The separation between architecture and town planning based on the abstraction of circulation increases in the following decades.
“Just as the design of the infrastructure no longer belongs to the architecture, on a larger scale, the study and the overall organization of the circulation urbanism tend to evade the traditional practice of town planning – which ensured its operative transcription through the layout of the road network – to be the object of a more scientific approach based on statistics and mathematical modeling.” Louis Kahn shows the abstraction of the flow in the plans for Philadelphia (1947-1962), where he overlaps arrows and dotted lines representing all states of circulation: moving, stopping, parking. The substance of the city is all in the abstraction of mobility: the road is no longer even represented.
Infrastructural urbanism progressively relies on a mobile observer: the driver in the car. The landscape is not only perceived – and therefore, defined -, from the car as an aesthetic experience but also as a way of overcoming the lack of visibility – or “imageability” – of the modern metropolis, as implied by Kevin Lynch and his collaborators in The View from the Road (1964).
Alonzo dedicates the last pages of this chapter to the experience of Barcelona and its seafront (transformed in the 1980s by a team of architects and landscape designers led by Oriol Bohigas and Manuel de Solà Morales). The design and implementation of the urban plan for the Catalan capital created a cultural shockwave throughout Europe, providing a working model against the separation of the different professional cultures of urban and regional design.
The echo of that experience was crucial in the creation of a new school of architecture that opened on the eastern sector of metropolitan Paris in 1998 (EAVT Marne La Vallée), in which Éric Alonzo is a recognized teacher.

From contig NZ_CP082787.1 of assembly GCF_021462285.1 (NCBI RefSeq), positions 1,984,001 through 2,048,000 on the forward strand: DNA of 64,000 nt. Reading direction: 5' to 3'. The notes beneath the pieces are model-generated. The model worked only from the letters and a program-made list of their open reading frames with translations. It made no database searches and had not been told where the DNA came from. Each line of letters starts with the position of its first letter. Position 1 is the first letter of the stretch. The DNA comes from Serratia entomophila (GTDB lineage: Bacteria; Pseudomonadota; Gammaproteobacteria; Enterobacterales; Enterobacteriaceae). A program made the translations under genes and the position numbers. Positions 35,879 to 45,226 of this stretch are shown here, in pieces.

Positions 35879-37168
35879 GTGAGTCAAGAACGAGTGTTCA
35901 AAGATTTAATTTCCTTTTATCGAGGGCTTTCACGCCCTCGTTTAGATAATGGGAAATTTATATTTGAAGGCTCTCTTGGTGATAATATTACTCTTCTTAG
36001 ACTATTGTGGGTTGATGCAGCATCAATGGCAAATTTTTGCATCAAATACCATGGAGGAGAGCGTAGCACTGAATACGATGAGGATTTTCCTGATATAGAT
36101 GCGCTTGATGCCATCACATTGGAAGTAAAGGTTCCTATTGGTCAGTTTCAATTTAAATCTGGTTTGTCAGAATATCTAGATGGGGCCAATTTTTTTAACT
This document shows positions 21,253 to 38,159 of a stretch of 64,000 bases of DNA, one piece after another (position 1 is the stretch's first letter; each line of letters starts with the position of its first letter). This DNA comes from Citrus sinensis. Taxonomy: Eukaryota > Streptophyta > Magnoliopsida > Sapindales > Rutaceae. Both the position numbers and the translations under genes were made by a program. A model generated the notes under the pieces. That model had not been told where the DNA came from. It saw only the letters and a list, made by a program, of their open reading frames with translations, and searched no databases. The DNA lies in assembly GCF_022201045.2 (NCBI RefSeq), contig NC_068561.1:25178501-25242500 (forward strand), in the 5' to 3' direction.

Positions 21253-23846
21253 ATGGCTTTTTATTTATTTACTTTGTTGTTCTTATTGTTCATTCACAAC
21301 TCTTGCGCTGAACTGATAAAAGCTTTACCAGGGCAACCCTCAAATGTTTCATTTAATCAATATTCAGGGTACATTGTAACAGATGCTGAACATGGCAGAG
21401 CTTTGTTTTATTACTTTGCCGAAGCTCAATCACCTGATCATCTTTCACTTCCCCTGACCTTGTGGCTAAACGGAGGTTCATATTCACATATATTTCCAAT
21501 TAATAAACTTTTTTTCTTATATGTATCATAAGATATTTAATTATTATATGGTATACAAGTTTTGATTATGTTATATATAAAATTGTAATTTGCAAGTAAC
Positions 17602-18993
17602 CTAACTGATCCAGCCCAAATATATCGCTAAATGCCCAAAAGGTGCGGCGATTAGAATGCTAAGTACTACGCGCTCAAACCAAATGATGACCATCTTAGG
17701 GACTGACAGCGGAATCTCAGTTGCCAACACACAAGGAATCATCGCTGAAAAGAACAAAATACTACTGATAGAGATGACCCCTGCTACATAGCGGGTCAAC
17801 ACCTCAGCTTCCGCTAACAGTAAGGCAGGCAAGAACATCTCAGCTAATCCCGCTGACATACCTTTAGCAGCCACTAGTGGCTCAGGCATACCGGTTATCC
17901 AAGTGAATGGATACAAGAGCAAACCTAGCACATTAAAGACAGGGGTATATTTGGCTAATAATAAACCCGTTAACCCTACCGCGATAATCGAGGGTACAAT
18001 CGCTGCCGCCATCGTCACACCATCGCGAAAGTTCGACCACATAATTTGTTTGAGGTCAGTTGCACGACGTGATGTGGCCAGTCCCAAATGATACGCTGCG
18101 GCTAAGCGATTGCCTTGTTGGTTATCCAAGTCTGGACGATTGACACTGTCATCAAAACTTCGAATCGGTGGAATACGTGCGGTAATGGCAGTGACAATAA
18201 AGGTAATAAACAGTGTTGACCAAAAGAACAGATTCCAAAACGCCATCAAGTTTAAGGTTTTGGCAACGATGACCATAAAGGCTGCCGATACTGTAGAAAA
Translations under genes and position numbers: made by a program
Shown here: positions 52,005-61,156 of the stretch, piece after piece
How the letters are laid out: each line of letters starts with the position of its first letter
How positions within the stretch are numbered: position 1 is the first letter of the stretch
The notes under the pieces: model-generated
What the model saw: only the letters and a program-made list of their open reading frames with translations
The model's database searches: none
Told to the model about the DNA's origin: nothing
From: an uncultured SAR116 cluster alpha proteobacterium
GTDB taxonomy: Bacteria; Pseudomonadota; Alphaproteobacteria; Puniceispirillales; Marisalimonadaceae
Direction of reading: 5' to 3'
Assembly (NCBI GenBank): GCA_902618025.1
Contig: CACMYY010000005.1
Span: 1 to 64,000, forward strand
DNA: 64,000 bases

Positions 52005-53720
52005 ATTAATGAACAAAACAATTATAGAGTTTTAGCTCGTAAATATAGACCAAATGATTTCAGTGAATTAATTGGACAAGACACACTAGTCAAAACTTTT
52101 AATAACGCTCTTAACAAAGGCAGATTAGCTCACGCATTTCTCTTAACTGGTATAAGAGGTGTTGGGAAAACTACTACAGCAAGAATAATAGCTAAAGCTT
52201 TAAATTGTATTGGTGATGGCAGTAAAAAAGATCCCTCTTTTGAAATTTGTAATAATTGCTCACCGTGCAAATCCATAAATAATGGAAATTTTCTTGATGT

The true meaning of this book, and -possibly- its lasting relevance, is made explicit only at the conclusion. Alonzo questions himself as to what is the purpose of designing traffic roads (or of writing a book on such a subject matter) at a time when, at least in the Western world, the mesh of transport infrastructure is essentially completed, the structural economic crisis is bringing to a halt large scale constructions and the environmental issues of years to come will cause a probable decrease in cars circulation. All these phenomena, Alonzo explains, require a profound intervention on the physical nature of the roads, on their geometry, their partitions, their relation to the context.
By conceiving the infrastructure as a matter of design, Alonzo invites us to think on the permanent character of the road, exactly as the form of the “urban artifacts” described by Aldo Rossi in The Architecture of the city, is meant to survive the evolution or the obsolescence of their function. Isn’t it true, by the way, that the main past theorists of the road (from Alberti to Piranesi) praised the roman infrastructures precisely during their maximum state of abandon?
To underline the permanent character of the road in the territory means to preserve its meaning beyond the unpredictable evolution of the territory. The same Kevin Lynch seemed to join Aldo Rossi when he described the capacity of the road to grant new uses not so much thanks to its flexibility, but to its weak functional specialization and the permanence of its form.
Here lies the true programmatic character behind the historiographic nature of the work: by revisiting the theories, the inventions, the obsolescence and the recovery in the development of the roads, the author reveals how men think and shape the territory. By retracing the fertile and operative tradition of the subject matter, he implicitly forces the architects to consider the political, economic and energetic issues at stake, from the agency possibilities of the design field.
Finally, let’s praise the extraordinary care the author and the designers of the book (the Paris-based graphic design office Building Paris) put into the creation and the development of the layout: the surprisingly vast iconographic body of pictures, historic diagrams, photographs, and excerpts from magazines, look well proportioned and never decorative. Every element in the spreads is well connected to the main text and provides further meaning. Some excerpts from the book design are included in the gallery.
(All translations from quotes and captions by F.Lucarelli.)
Link to Fosco’s original article here.back